13. Development of an Instrument to Measure Medical Students' Attitudes toward People with Disabilities

    Science.gov (United States)

    Symons, Andrew B.; Fish, Reva; McGuigan, Denise; Fox, Jeffery; Akl, Elie A.

    2012-01-01

    As curricula to improve medical students' attitudes toward people with disabilities are developed, instruments are needed to guide the process and evaluate effectiveness. The authors developed an instrument to measure medical students' attitudes toward people with disabilities. A pilot instrument with 30 items in four sections was administered to…

  14. Relationship between Recent Life Events, Social Supports, and Attitudes to Domestic Violence: Predictive Roles in Behaviors

    Science.gov (United States)

    Guoping, Huang; Yalin, Zhang; Yuping, Cao; Momartin, Shakeh; Ming, Wei

    2010-01-01

    The purpose of the study was to assess the relationship between recent life events, attitudes to domestic violence (DV), and DV behaviors among perpetrators of DV in China. A total of 600 participants were assessed for recent life events, psychological functioning, social support, and attitudes to DV. Results demonstrated that recent negative life…

  15. Attitudes to Makaton in the ages on integration and inclusion

    OpenAIRE

    Sheehy, Kieron; Duffy, Hester

    2009-01-01

    The Makaton Vocabulary was developed in the 1970’s and became, and has remained, one of most pervasive and influential pedagogical approaches for children with severe learning difficulties. This article looks at attitudes towards Makaton and compares findings from two studies, carried out in a sample of special schools in the south west of England during 1986 and 1995. Overall, the results suggest that attitudes towards the use of Makaton signs have become more positive. Makaton signs are no...

  16. Physicians' Attitudes to Contemporary Issues on Osteoporosis Management in Korea

    OpenAIRE

    Ha, Yong-Chan; Lee, Young-Kyun; Lim, Yong-Taik; Jang, Sun-Mee; Shin, Chan Soo

    2014-01-01

    Background In management of osteoporosis, several concerns here have been raised. The current issue included the utilization of dual energy X-ray absorptiometry (DXA) and fracture-risk assessment (FRAX), screening of vitamin D deficiency and secondary osteoporosis, and long-term use of bisphosphonate and calcium supplements. There was no study on physicians' attitude on these current issues in Korea. Therefore, we investigated the physicians' attitude on these issues by survey. Methods We adm...

  17. Attitude theory applied to in-store and online shopping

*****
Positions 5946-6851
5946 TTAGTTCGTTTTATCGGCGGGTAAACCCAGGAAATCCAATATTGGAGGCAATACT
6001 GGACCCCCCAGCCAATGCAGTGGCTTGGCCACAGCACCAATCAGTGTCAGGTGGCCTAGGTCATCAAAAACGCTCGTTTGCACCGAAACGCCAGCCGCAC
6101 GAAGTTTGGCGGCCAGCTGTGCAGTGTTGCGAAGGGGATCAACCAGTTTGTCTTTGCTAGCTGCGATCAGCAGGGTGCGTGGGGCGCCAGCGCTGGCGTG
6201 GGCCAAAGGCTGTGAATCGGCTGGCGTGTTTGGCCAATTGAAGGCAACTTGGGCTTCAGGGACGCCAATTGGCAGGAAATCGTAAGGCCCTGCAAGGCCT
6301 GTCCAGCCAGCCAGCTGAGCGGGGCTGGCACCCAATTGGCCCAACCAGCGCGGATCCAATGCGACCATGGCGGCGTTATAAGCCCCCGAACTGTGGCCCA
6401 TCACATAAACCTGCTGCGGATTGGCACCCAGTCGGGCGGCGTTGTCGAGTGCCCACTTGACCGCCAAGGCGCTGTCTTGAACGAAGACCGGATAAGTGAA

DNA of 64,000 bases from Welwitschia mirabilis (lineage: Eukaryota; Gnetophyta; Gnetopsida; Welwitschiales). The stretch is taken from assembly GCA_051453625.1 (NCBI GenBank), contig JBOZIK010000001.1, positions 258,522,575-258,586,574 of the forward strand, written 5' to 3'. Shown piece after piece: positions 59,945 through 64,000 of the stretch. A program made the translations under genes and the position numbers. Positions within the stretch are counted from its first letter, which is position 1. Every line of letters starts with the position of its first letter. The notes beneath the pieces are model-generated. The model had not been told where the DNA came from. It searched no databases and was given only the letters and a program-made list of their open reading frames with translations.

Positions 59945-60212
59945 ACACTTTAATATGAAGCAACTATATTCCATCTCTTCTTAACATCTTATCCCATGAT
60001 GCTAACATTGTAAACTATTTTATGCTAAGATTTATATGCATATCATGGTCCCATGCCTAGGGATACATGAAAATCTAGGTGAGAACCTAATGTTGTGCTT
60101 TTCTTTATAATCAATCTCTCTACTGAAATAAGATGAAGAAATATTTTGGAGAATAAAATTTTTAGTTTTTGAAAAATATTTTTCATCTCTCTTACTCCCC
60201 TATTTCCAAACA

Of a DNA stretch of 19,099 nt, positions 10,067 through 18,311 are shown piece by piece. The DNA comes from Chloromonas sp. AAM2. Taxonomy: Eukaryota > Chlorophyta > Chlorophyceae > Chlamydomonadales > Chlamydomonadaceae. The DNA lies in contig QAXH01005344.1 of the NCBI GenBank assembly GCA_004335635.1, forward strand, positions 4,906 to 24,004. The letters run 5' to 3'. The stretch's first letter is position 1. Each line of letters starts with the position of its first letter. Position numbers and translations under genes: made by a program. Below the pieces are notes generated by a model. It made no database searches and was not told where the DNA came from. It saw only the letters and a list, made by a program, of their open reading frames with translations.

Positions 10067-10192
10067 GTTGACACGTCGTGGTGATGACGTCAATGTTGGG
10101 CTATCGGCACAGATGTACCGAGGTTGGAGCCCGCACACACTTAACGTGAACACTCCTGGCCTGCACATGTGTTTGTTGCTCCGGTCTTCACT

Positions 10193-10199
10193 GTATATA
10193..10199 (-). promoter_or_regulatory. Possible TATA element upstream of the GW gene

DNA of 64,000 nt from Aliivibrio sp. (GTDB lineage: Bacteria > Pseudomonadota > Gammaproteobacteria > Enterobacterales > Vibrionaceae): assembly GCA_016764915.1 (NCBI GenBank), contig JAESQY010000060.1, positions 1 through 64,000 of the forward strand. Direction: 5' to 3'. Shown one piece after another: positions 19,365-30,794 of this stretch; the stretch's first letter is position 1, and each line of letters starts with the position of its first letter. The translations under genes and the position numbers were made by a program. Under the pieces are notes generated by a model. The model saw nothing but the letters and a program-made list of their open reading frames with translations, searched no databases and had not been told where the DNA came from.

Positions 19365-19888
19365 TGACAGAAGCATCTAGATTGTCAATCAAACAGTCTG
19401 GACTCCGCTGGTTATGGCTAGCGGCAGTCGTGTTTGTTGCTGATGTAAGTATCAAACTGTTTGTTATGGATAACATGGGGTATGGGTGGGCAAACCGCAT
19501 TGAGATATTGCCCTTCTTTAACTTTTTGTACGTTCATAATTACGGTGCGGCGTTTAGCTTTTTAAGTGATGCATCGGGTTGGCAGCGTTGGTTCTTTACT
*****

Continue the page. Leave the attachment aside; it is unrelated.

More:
OpenAIRE

    Dijst, M.J.; Farag, S.; Schwanen, T.

    2005-01-01

    In this study, we investigated whether our understanding of adoption of e-shopping and instore shopping could be advanced through the application of attitude theory. A shortcoming of the analytical frameworks and models featured in attitude theory is that they do not address the issue of what causes the variation in psychological constructs such as perceived behavioural control. A simplified version of the Extended Model of Goal-directed Behaviour (EMGB) (Perugini & Conner, 2000) was therefor...

  18. Teaching Abnormal Psychology to Improve Attitudes toward Mental Illness and Help-Seeking

    Science.gov (United States)

    Kendra, Matthew S.; Cattaneo, Lauren B.; Mohr, Jonathan J.

    2012-01-01

    Abnormal psychology instructors often use traditional and personal methods to educate students about and improve student attitudes toward mental illness and professional help-seeking. Data from abnormal psychology students (N = 190) were used to determine if and how students' attitudes toward mental illness and professional help-seeking attitudes…

  19. Development an Instrument to Measure University Students' Attitude towards E-Learning

    Science.gov (United States)

    Mehra, Vandana; Omidian, Faranak

    2012-01-01

    The study of student's attitude towards e-learning can in many ways help managers better prepare in light of e-learning for the future. This article describes the process of the development of an instrument to measure university students' attitude towards e-learning. The scale was administered to 200 University students from two countries (India…

  20. Psychological determinants of attitude towards and willingness to pay for green electricity

    Energy Technology Data Exchange (ETDEWEB)

    Hansla, Andre; Gamble, Amelie; Juliusson, Asgeir; Gaerling, Tommy [Department of Psychology, Goeteborg University, P.O. Box 500, SE-40530 Goeteborg (Sweden)

    2008-02-15

    The results of a mail survey of 855 Swedish household consumers showed that willingness to pay for green electricity increased with a positive attitude towards green electricity and decreased with electricity costs. Attitude towards green electricity was in turn related to awareness of consequences of environmental problems for oneself, others, and the biosphere, concerns for these consequences, and self-transcendent value types. (author)

  1. "This Is a Public Service Announcement": Evaluating and Redesigning Campaigns to Teach Attitudes and Persuasion

    Science.gov (United States)

    Koch, Erika J.; Lomore, Christine D.

    2009-01-01

    We present an assignment that requires students to apply their knowledge of the social psychology of attitudes and persuasion to critique and redesign a public service announcement. Students in a 200-level social psychology course evaluated the assignment by indicating their overall attitudes toward the assignment. Students rated the assignment…

  2. Discipline in the Schools: The Relationship of Educators' Attitudes About Corporal Punishment to Selected Variables.